A host of proposed professional and personal resolutions are a traditional part of the start of a new year. 2020 has been particularly difficult because the Coronavirus pandemic and ensuing economic crisis, which has many companies focused on rethinking their business ideas in order to improve profitability.
According to a recent Google study, 73% of respondents stated they have no preference between digital and physical channels when buying. This interchangeability makes your business’ presence in both arenas all the more pressing. Every business case is different, but here are a few general tips to help you start 2021 with a functional work plan for your business online.
More online shopping than ever before
The increase in e-commerce has been a clear marker in 2020. Companies have made huge efforts to keep up with this change. Maximising your business’ online presence, whether it be through your website, social media o shopping marketplaces, is a must for survival.
When a consumer enters a brick-and-mortar store, they now do so with more information than ever before: it is likely they have already checked store hours online, consulted product availability, or weighed click and collect versus home delivery. Helping users with these queries is vital to your business’ viability and visibility.
Use digital marketing to introduce yourself to the community
Your internet presence is also an opportunity to reach a type of customer that traditionally did not enter in your brick-and-mortar shop. Reaching new potential audiences is possible through social media and search engine advertising campaigns. It’s also a good time to set up local SEO, which increases businesses visibility to users searching on mobile or desktop in your area. If you need help with your Google My Business profile on Google or local SEO, contact us. If you have an issue with duplicate listings, check out this article.
Can’t compete on price? Make your shopping experience second to none
One thing is clear. Competition is fierce, especially among large companies and brands. However, small business continues to shine in many other respects, especially that personal touch. Often price that is the only determining purchase factor, but also the shopping experience itself is important. Making the customer’s life easier can be a big boon to conversion: speedy response time to customer queries, detailed info for comparison purposes or ease-of-payment are all ways to significantly improve your bottom line.
Here is a real-world example. A few days ago, our family’s refrigerator died. After reviewing numerous brands and models, we honed our internet search for our favourites and were subjected to the typical online shopping annoyances:
- Large chains that featured our preferred model(s) on their website, but in reality, had no stock.
- Websites with very competitive prices that turned out to be much more expensive and confusing once factors such as shipping, delivery, installation or removal of the prior unit were calculated.
Finally, we found an online shop that also had a physical store. We were able to check their online catalogue, confirm price and conditions and decided to visit the brick-and-mortar shop. The personalised attention, speed and efficiency of the transaction and shipment (frozen food waits for no one!) was excellent and made our purchase decision easy.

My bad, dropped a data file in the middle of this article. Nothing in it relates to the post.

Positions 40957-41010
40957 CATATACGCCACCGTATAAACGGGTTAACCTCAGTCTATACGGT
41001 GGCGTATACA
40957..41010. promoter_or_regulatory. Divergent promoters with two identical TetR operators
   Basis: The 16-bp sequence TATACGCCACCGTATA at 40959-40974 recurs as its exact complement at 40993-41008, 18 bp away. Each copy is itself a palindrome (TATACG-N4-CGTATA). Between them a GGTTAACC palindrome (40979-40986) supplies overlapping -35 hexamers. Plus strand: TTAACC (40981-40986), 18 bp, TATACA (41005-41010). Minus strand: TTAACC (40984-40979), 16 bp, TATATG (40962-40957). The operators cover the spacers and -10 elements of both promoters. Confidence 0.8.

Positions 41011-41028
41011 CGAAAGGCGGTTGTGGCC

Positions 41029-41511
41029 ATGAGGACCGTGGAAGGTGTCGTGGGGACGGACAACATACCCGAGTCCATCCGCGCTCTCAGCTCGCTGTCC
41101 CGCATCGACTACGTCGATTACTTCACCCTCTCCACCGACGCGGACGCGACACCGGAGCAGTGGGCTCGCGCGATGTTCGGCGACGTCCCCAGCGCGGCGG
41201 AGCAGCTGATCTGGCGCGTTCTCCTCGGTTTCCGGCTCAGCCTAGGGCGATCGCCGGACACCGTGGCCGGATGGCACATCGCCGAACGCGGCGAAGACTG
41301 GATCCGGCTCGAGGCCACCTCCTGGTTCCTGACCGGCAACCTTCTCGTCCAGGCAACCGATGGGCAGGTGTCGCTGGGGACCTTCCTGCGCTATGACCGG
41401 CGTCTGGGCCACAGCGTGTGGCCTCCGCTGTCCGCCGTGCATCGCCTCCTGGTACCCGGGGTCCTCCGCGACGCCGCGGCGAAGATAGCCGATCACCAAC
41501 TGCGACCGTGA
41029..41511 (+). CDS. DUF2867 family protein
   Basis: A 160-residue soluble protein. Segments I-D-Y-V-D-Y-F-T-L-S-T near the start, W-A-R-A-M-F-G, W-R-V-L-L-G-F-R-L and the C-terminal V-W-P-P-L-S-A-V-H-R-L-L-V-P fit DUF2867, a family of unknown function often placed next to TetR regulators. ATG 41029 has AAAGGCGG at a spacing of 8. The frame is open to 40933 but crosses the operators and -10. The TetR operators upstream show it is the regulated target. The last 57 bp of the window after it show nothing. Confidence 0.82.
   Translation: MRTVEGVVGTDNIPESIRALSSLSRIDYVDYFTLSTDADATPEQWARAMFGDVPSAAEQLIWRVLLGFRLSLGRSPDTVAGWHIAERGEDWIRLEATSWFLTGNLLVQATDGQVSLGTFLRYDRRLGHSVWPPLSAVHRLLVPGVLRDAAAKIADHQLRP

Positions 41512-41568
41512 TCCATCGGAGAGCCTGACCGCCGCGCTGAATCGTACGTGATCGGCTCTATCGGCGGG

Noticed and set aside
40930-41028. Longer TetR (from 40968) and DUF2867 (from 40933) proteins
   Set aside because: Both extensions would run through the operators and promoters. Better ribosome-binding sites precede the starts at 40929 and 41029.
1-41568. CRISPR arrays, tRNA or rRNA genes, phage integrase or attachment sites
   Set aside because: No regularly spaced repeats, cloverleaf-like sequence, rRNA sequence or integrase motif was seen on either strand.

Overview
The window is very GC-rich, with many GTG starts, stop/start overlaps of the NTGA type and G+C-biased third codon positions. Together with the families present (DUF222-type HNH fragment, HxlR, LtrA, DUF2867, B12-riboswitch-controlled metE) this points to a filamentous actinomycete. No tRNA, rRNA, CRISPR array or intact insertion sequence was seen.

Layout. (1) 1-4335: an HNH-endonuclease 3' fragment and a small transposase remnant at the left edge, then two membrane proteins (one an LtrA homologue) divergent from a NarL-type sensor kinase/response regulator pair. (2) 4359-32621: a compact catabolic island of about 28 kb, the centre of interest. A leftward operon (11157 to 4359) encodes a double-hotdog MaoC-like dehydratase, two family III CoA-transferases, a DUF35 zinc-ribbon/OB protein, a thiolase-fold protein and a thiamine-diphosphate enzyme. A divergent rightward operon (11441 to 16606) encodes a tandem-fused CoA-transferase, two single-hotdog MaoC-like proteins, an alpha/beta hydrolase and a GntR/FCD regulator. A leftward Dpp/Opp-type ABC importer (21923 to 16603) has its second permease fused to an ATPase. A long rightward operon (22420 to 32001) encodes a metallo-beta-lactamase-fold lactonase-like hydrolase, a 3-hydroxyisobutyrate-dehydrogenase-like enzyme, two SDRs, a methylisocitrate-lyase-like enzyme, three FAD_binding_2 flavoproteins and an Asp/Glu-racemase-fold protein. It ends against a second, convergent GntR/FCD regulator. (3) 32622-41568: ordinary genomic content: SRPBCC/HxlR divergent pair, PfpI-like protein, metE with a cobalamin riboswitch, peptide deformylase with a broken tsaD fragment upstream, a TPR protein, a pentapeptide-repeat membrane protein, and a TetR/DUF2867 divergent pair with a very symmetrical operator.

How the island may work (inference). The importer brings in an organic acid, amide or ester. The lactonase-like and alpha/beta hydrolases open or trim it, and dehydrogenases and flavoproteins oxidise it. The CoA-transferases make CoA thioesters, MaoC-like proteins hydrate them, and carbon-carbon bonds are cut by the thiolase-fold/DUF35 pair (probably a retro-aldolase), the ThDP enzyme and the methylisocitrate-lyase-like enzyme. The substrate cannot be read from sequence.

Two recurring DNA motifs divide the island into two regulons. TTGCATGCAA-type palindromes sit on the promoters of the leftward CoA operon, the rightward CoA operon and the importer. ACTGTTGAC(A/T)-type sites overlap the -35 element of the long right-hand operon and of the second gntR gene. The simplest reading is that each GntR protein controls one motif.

The lesson here is that a comfortable, convenient, and safe shopping experience is frequently a determinant purchase decision trigger. Do this part right, and your customers will spread the word.
Strength through unity: collaborate with other shops
Many of us saw this principle in action in our neighbourhoods for the first time during the pandemic: some businesses that were considered essential provided assistance to others that had to remain shuttered by receiving and delivering their products and packages. Still others teamed up to do joint advertising campaigns to incentivise residents to shop locally.
Big brands also partnered to promote joint branding campaigns, particularly at Christmas. In Spain, well-known businesses like Campofrío, Nestlé, Kellogg’s,
ColaCao or Codorniu, among others, participated in similar initiatives with the aim of highlighting values such as proximity and innovation. Why not try the same?
Sell abroad? Yes, you can!
Even if you would have never thought of selling beyond your borders, your product may be of interest to consumers further afield. Through the marketplaces we discussed in this previous article, you can expand your horizons beyond your website, accessing many more potential consumers.
Consumer trends: stay up–to–date
Staying informed has practically become an obligation during the pandemic as we’ve all had to keep up with the latest restrictions and rules. But beyond that, it’s a great opportunity to learn about evolving consumer habits and demands in real-time. During 2020, searches for “virtual gym” increased as a result of a new demand for remote exercise. “At home” related searches have also grown by leaps and bounds. Google Trends is a free tool that allows you to study these trends, which may well offer new opportunities for your business.
All of these ideas are intended to help local and online businesses in 2021, as we all continue to navigate a host of societal and behavioural changes. If you need assistance with your revamped online strategy, at All Around Digital we can help!
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